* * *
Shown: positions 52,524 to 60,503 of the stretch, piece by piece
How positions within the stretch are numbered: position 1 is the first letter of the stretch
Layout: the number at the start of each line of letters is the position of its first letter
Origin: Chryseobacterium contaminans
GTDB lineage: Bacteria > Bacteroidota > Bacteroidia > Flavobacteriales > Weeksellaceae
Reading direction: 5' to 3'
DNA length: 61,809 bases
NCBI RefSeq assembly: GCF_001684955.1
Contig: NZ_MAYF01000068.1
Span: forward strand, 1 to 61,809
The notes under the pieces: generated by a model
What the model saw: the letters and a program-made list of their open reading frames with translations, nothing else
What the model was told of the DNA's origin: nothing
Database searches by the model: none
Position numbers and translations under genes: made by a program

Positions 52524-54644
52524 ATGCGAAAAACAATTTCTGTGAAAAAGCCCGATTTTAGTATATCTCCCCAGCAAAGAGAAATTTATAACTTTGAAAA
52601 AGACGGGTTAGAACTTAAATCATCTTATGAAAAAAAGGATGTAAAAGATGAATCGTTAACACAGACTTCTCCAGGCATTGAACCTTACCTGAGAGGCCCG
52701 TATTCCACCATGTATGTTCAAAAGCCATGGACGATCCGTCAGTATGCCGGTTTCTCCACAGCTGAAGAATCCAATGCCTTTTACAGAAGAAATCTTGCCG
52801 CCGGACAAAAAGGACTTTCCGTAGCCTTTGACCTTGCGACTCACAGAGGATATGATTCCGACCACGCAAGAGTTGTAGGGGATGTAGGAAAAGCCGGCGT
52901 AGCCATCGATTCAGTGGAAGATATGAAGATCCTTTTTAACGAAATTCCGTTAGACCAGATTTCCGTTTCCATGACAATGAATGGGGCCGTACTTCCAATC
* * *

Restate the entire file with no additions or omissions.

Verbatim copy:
Shown: positions 52,524 to 60,503 of the stretch, piece by piece
How positions within the stretch are numbered: position 1 is the first letter of the stretch
Layout: the number at the start of each line of letters is the position of its first letter
Origin: Chryseobacterium contaminans
GTDB lineage: Bacteria > Bacteroidota > Bacteroidia > Flavobacteriales > Weeksellaceae
Reading direction: 5' to 3'
DNA length: 61,809 bases
NCBI RefSeq assembly: GCF_001684955.1
Contig: NZ_MAYF01000068.1
Span: forward strand, 1 to 61,809
The notes under the pieces: generated by a model
What the model saw: the letters and a program-made list of their open reading frames with translations, nothing else
What the model was told of the DNA's origin: nothing
Database searches by the model: none
Position numbers and translations under genes: made by a program

Positions 52524-54644
52524 ATGCGAAAAACAATTTCTGTGAAAAAGCCCGATTTTAGTATATCTCCCCAGCAAAGAGAAATTTATAACTTTGAAAA
52601 AGACGGGTTAGAACTTAAATCATCTTATGAAAAAAAGGATGTAAAAGATGAATCGTTAACACAGACTTCTCCAGGCATTGAACCTTACCTGAGAGGCCCG
52701 TATTCCACCATGTATGTTCAAAAGCCATGGACGATCCGTCAGTATGCCGGTTTCTCCACAGCTGAAGAATCCAATGCCTTTTACAGAAGAAATCTTGCCG
52801 CCGGACAAAAAGGACTTTCCGTAGCCTTTGACCTTGCGACTCACAGAGGATATGATTCCGACCACGCAAGAGTTGTAGGGGATGTAGGAAAAGCCGGCGT
52901 AGCCATCGATTCAGTGGAAGATATGAAGATCCTTTTTAACGAAATTCCGTTAGACCAGATTTCCGTTTCCATGACAATGAATGGGGCCGTACTTCCAATC